There is no paper route that will teach my son about money the way I learned years ago, but he has found another way to learn how to la. I hope his lessons in self-reliance continue, and I will do everything in my power to support his next venture, however crazy it sounds.azy it sounds.
After I wrote this article below on the financial education of children, I started thinking a lot about the tactics I used to learn about finances. What if the guidance I received is no longer relevant today? Specifically, what if the money tactics that worked for me many years ago cannot be replicated today?
I've been thinking a lot about how my kids could benefit from having a paper route as I did when I was 12 years old. Having this job at a young age taught me the benefits of getting up early, doing the hard work every morning, and of course standing at the customer's door each month asking for a payment, and sometimes receiving a small tip.
Unfortunately, adults now deliver the smaller volume of physical newspapers using their cars- so this learning lesson won't work for my kids. The good news however is that my ongoing self reliance and finance discussions with my son has helped to create his own interest in money, specifically in earning his own money to both invest and buy all the things teenagers want.
Unethical Math Tudor:
My son's startup ideas started with conversations like, "Hey Dad, I met three kids in the remedial math class next door to mine, and they each paid me five dollars to do their homework. Look Dad, I have fifteen dollars in my backpack." I of course applauded his creativity and then reminded him that he wasn't really helping those three kids, and besides, his left handed handwriting might look different than their handwritten homework. I gave him an A for creativity, but he failed the planning and ethical side of building a business. I ended this business before receiving any future phone call from a school principal.
Another business idea he tried out was selling individual TopRamen noodle packets. Apparently middle school kids eat the uncooked TopRamen Noodles as snacks. He determined that he could buy a case of these noodles, then sell each packet at a really high markup. In a recent conversation with my attorney I was reminded that my son didn't need the liability relating to one of his customer's getting sick from overeating uncooked noodles at school. Again, this business ended quickly. He now has an entire case of expired TopRamen noodles in the pantry reminding him of the importance of testing a market before expending his capital. Make him an offer, he want to cut his losses on this deal.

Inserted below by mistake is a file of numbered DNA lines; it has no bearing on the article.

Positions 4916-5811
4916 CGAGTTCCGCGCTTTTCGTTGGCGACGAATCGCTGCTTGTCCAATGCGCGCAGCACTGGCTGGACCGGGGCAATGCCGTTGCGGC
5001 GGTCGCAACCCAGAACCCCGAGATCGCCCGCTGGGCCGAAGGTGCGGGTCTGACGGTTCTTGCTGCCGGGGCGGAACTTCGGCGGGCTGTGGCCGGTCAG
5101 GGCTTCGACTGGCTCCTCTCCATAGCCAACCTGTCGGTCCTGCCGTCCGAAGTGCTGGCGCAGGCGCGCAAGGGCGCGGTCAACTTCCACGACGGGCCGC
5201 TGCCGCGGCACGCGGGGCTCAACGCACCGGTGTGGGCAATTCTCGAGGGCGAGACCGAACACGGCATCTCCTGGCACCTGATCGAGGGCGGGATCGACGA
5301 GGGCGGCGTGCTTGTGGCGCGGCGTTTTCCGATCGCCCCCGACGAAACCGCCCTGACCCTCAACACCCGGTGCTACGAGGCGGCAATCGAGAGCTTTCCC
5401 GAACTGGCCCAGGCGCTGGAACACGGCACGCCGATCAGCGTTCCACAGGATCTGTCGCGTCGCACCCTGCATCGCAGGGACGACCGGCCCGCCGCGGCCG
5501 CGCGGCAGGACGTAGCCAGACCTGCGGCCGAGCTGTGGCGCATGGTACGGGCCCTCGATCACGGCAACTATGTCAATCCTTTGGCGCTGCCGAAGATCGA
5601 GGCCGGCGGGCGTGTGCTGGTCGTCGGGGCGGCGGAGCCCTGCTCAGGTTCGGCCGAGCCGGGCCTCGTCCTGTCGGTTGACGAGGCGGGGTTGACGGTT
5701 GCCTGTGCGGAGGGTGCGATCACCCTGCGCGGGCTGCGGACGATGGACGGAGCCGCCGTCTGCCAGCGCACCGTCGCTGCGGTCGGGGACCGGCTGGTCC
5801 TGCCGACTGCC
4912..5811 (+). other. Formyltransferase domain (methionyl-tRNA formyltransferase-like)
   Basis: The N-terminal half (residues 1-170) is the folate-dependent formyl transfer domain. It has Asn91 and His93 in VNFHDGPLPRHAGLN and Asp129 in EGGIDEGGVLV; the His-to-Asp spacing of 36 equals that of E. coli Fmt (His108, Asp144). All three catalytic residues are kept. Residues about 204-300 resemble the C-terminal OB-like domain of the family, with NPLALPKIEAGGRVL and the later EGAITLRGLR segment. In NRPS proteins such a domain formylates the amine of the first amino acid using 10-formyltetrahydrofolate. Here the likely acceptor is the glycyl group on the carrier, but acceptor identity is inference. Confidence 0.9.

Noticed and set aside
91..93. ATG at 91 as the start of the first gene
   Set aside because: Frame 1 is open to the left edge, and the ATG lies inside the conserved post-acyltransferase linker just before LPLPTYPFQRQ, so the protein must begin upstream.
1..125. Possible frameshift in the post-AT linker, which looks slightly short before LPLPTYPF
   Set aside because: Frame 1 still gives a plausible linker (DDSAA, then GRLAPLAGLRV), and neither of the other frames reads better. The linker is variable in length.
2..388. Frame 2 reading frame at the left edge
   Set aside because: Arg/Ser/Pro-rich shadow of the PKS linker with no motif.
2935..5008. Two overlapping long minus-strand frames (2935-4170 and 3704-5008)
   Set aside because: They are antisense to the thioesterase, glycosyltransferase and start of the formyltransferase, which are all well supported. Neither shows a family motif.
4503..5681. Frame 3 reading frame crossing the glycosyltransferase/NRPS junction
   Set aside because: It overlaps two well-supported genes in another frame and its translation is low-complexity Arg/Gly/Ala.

After many of these starter business attempts, my son recently started a candy seller and distributor business. He now buys large movie size candy with his own money from the dollar store, and then sells them for three dollars each. I asked him why his schoolmates pay him three dollars instead of just going to the same store themselves. He said that his friends are either lazy, not concerned with spending their money, or maybe they just don't know about the actual cost of a large sour patch candy. He is now selling candy to other candy sellers in his class but with a smaller markup. He has a friend who buys similar candy products for 60 cents in bulk on ebay, but my son said that his friend sometimes get stuck with a large amount of unsold candy, so he opts to buy weekly in smaller amounts.
I told my son that the actual profit of these ventures is less important than the key lessons and skills he is picking up with each business attempt. He is learning how to sell, negotiate, as well as how to communicate with his peers at a business discussion level. He is learning that failure in business is a regular occurrence until you figure out set of systems that work. I don't believe his is learning anything about the benefits of failure at his school. For these reasons, I am glad to take my son to the dollar store each Sunday after he receives his weekly chore allowance of 4$ dollars.
My son told me that he wants to make as much money as another friend who is making $40 dollars profit a week. He also says that I am wrong, his candy business is not about lessons, it's about making enough to save and buy things.
There is no paper route that will teach my son about business and money the way I learned years ago, but he has found another way to learn similar lessons. I hope his lessons in self-reliance continue, and I will do everything in my power to support his next venture, however crazy it sounds.
Note that I am not a financial or legal professional, nor am I licensed to sell securities, or any other financial instruments. Given this statement, I strongly recommend that you consider this blog as entertainment value. Although, I sincerely hope that I can motivate you to learn to build your own financial knowledge and wealth.
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